April 20, 2008

4 Steps to Financial Freedom: ASPIRE

Posted in 4 Steps to Financial Freedom at 11:32 pm by kimsan23

This is where I start plotting my very own financial calendar. Last week, I briefly discussed The 4 Steps to Financial Freedom. I didn’t elaborate much on the personal application of these steps then so today, I’m gonna do just that.

STEP 1: ASPIRE (for your financial goal)

Dream about owning your own home, being debt free and having enough money and assets that will work for you through means like investments and deposits. Make a plan that you feel will get you to your financial goal.

The first step in the first step is to IDENTIFY LIABILITIES. The reason we’re listing this first is to develop a a sense of financial urgency. What do you owe people or agencies? How much debt have you incurred?

My liabilities list:

  • Monetary Loan – 30k (0% installment plan 6-mos.)

Second, RECOGNIZE and LIST DOWN your major assets that do not involve risk investments. You need to be able to determine your actual net worth. Assign monetary value (research to get accurate figures if you don’t know) to your major assets if they are not in the form of savings accounts or other investments. Identify your sources of income for each if applicable.

My assets list:

  • Car – 120k
  • Land – 200k
  • Savings – 100k (since June of 2007 – out of micro financing, small businesses, freelance jobs and salary)

Third, APPROXIMATE RISK INVESTMENTS. List down how much you have put in stocks, businesses (w/ running ROI), mutual funds and other risky enterprises. We do this to see if out risks cost higher than our assets.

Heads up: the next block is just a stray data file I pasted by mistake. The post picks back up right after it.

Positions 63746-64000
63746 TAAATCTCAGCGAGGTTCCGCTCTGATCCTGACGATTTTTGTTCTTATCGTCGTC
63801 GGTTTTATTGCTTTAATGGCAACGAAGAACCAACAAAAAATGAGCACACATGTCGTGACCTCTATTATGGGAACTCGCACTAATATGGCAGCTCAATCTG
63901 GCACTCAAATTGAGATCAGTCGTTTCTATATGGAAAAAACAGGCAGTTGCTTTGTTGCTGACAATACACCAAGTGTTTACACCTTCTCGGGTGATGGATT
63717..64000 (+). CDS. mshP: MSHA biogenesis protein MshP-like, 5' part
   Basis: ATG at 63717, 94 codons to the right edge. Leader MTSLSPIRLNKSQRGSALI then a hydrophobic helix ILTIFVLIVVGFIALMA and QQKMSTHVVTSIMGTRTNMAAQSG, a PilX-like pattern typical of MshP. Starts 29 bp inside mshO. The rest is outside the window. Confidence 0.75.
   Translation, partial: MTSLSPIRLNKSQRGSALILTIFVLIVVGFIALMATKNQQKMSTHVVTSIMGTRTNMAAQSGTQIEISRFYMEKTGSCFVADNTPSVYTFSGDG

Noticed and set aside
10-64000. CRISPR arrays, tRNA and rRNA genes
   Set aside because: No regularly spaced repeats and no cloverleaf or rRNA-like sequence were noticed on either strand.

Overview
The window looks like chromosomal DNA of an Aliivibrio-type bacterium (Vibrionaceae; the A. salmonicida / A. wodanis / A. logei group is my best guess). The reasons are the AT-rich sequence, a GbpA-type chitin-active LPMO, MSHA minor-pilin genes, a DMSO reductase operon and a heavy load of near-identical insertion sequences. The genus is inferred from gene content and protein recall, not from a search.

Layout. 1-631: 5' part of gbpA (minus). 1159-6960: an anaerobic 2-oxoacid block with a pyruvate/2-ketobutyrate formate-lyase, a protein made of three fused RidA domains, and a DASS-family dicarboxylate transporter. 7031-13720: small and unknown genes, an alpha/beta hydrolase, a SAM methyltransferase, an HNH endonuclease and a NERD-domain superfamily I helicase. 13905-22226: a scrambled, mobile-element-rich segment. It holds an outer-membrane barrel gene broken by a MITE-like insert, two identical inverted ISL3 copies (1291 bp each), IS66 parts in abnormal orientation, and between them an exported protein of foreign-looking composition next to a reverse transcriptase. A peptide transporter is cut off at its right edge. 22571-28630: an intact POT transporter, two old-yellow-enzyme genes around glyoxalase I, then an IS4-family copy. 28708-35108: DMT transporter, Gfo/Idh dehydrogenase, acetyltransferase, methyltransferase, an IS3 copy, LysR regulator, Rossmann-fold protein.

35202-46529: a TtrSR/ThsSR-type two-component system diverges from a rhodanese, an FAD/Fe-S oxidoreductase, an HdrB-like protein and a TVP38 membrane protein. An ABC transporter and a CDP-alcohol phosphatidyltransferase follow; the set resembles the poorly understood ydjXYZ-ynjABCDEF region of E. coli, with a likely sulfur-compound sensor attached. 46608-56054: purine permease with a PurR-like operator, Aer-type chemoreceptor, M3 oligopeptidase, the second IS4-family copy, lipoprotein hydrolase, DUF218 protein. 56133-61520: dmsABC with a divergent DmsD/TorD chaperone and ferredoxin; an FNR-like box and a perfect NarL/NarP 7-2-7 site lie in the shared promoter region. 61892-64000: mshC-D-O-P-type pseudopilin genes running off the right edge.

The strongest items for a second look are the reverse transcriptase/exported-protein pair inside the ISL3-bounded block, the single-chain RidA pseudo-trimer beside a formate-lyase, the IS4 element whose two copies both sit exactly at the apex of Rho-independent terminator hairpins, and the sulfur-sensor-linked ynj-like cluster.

My risks:

  • Business 10k – (ROI due in 2010)

Fourth, DO THE MATH. Compute for secure assets vs. debt. If your assets currently over-shadow your debts, then you are financially secure. If your assets total lower than debts, it’s time to try making your assets work for you to help you pay for your debts. If you own some land, try to see if you can lease it. Or maybe your current bank account isn’t the right one for you, you might need to switch to something with a bit of higher interest rates. As for the risk investments, you identify them to predict possible losses in the future. Do your assets cover those losses? If not, than play your investments smarter. Every time my business shares turn a profit, I actually take half that profit to put into savings. The other half, I re-invest into the business or I use when I micro-finance.

Fifth, SET GOALS and TIME LINES. Setting goals will help you determine how much you need to earn in a particular time frame to get to them.

My Goals:

Short Term:

  • Finish off debt by June 2008 (no extensions)
  • Make an extra 2-3k a month on small businesses
  • Buy life insurance by the end of 2008

Long Term:

  • 1 Million Pesos in 2010 (CASH)
  • Start buying a house by 2010
  • Retire by 2016 at the earliestL

Lastly, PLOT FINANCIAL PLAN. To be honest, I haven’t really plotted any of my long term goals just yet as I am still starting to explore personal finance. Still, I believe it is wise to do this early on (so, let me start tomorrow with a template). On your plan, include approximate amounts for savings, risk-investments, as well as emergency needs. Make a plan for each of your assets as well — it’s a smart thing to know where you envision them to be in a few years.

ASPIRE summary:

  1. IDENTIFY LIABILITIES
  2. RECOGNIZE and LIST DOWN ASSETS
  3. APPROXIMATE RISK INVESTMENTS
  4. DO THE MATH
  5. SET GOALS and TIME LINES
  6. PLOT FINANCIAL PLAN

Of course I’m aware that my goals could change but hey, let’s see how it goes in a few months or years or so. I will definitely work on a template for this. At least when my goals shift or change, I can easily see what my options are if everything is listed down for me.

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1 Comment »

  1. al samson said,

    To know more about stocks, stock market and stock investing, you can visit our PSE Website- http://www.pse.com.ph and PSE Academy Website- http://www.pseacademy.com.ph .We hope that we could help you give information to your readers about basic stock investing. Thank You.


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